vCenter Roles with LDAP credentials in VMware Cloud on AWS

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Content level: Advanced

Clarifies the administrative permissions structure of VMC on AWS vCenter

Over the years I have run into various issues with customers trying to use LDAP credentials to perform various administrative tasks in their VMware Cloud on AWS vCenter Server. I have typically gotten around the problem by having them temporarily use cloudadmin@vmc.local to complete the administrative task. This is fine for many customers, but for a customer with strict auditing controls, you want to avoid using cloudadmin@vmc.local unless it's truly a break glass situation.

Here is a scenario one of my customers recently encountered.


You're a vSphere admin trying to replicate the permission set that cloudadmin@vmc.local has, granting an LDAP group the same level of access. You come into Global Permissions and find CloudAdminGroup is granted the CloudAdmin role Cloud Admin Global Permissions

You naturally expect to give users the same level of access by granting your LDAP group the same role in Global Permissions LDAP group global permissions


You attempt to log on to a vCenter Server utility with your LDAP credentials, and receive an error message saying it was unable to locate any virtual switches.

You switch to cloudadmin@vmc.local and the utility works.


You log in to vCenter as your LDAP user and can't find the distributed virtual switch.

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You log in to vCenter as cloudadmin@vmc.local, and you can see the distributed virtual switch.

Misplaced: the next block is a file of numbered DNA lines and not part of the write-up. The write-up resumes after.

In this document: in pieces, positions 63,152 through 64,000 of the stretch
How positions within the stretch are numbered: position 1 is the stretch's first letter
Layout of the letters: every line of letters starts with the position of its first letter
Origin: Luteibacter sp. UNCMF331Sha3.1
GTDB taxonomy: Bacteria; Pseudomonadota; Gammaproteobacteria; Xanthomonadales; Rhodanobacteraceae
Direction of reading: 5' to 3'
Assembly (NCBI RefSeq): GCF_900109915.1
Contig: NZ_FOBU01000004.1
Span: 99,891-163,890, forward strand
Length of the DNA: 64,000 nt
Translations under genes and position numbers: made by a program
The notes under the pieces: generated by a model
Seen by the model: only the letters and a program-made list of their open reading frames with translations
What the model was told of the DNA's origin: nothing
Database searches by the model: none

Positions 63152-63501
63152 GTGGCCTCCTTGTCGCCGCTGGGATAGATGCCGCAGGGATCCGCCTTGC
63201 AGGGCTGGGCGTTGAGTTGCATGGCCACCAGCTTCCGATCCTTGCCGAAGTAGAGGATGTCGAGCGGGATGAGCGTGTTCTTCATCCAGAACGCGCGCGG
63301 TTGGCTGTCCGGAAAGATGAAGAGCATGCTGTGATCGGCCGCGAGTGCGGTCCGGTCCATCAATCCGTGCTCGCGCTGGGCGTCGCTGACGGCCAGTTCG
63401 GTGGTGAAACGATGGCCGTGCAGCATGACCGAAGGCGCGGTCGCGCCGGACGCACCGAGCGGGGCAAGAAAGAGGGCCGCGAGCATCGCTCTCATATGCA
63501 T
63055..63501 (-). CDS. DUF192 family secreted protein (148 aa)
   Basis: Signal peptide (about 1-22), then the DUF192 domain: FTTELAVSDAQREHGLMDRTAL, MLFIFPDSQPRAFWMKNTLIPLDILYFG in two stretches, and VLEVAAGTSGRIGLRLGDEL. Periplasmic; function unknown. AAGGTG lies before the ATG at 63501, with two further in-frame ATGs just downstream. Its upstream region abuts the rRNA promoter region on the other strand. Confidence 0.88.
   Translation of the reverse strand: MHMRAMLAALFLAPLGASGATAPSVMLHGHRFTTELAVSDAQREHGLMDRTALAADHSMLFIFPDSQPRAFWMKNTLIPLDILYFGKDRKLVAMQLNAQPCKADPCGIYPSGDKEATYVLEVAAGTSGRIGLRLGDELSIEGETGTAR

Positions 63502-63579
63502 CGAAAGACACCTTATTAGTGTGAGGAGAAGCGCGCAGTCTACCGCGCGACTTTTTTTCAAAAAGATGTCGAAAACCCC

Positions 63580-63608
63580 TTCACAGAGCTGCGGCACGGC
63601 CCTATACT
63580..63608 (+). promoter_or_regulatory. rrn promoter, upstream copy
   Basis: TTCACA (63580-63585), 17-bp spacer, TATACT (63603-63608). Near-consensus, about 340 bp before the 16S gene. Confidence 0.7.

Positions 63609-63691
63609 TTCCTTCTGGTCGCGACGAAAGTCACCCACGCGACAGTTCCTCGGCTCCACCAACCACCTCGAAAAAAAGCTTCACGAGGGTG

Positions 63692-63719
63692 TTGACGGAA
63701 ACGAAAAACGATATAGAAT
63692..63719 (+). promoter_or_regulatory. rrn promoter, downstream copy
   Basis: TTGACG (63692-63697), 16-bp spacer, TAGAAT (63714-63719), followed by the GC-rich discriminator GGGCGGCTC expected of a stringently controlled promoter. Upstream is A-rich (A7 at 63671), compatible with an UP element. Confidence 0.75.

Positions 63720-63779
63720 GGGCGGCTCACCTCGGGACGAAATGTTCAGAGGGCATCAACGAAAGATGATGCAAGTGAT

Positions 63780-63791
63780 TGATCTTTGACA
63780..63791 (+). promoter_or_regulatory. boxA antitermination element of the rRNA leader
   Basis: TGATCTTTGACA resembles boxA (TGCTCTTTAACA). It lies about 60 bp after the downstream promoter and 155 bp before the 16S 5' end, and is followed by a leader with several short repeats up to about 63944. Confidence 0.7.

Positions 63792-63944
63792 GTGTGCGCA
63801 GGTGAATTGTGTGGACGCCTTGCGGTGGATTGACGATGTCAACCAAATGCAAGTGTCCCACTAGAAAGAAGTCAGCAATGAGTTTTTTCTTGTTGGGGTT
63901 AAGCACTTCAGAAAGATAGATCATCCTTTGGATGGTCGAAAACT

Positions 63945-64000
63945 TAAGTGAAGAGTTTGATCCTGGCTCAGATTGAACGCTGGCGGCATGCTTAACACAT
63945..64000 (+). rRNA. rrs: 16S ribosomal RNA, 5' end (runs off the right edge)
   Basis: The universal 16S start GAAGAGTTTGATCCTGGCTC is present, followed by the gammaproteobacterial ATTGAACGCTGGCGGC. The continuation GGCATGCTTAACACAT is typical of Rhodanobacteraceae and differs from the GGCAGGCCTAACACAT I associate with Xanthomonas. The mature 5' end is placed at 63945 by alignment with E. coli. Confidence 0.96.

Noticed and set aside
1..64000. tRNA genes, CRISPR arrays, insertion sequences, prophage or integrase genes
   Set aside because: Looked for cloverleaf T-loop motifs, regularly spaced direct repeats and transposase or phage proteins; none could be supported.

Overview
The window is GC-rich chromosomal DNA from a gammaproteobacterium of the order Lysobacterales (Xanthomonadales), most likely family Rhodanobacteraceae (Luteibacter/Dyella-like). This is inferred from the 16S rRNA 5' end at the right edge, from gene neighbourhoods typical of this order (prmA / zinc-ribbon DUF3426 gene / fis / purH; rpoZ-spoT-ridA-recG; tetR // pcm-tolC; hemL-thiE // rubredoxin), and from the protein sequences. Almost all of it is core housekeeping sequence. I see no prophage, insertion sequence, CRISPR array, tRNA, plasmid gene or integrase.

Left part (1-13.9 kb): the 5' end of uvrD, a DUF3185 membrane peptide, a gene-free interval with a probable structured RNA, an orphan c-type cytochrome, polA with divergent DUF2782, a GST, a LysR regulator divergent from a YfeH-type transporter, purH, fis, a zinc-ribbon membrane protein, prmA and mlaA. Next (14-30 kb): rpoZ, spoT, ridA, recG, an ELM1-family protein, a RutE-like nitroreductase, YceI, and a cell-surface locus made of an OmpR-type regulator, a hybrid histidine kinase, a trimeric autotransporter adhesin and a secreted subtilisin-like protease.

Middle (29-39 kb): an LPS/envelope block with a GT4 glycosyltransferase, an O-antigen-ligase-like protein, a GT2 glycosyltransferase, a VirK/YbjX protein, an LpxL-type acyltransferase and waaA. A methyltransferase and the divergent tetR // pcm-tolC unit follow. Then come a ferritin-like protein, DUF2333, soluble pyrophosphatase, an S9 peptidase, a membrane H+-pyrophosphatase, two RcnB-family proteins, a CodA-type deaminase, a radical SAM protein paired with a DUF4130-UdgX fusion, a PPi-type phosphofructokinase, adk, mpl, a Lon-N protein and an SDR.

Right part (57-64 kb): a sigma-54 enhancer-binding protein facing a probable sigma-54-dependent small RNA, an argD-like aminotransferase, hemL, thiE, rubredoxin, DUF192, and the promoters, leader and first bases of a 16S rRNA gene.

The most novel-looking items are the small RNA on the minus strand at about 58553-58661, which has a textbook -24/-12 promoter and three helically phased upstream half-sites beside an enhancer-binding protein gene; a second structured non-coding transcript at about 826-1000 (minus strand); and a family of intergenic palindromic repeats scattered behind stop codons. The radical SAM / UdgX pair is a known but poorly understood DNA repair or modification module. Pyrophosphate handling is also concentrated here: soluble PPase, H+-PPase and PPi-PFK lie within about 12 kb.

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It is not as well-documented as it could be, but the local group CloudAdminGroup has additional privileges granted to it. There is a VMware KB article documenting the behavior Customer is missing permissions for a specific LDAP User/Group but Cloudadmin@vmc.local account has the required permissions. It is not possible to adjust the membership of CloudAdminGroup within vCenter, but the required API calls are documented.


You could make the raw API calls as demonstrated in the article. However, if you are not particularly API-savvy, Brad Snurka at VMware wrote a nifty PowerCLI script that will do it for you.

Download and run the PowerCLI script. Note that you must have PowerCLI installed in order to run the script.

Enter your VMC on AWS vCenter, and the cloudadmin@vmc.local password. Enter image description here

Run a GET command to list all LDAP groups in the CloudAdmin group. I have not run this in my lab before, so it shows up empty, as expected.

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Run an ADD command to add an LDAP group to the CloudAdmin group. Note that you must type in the full group@domain name of the group.

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Run another GET command to verify that the LDAP group is now visible

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Log in to the VMC on AWS vCenter Server as an LDAP user. The distributed virtual switch is now visible.

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published 8 months ago1010 views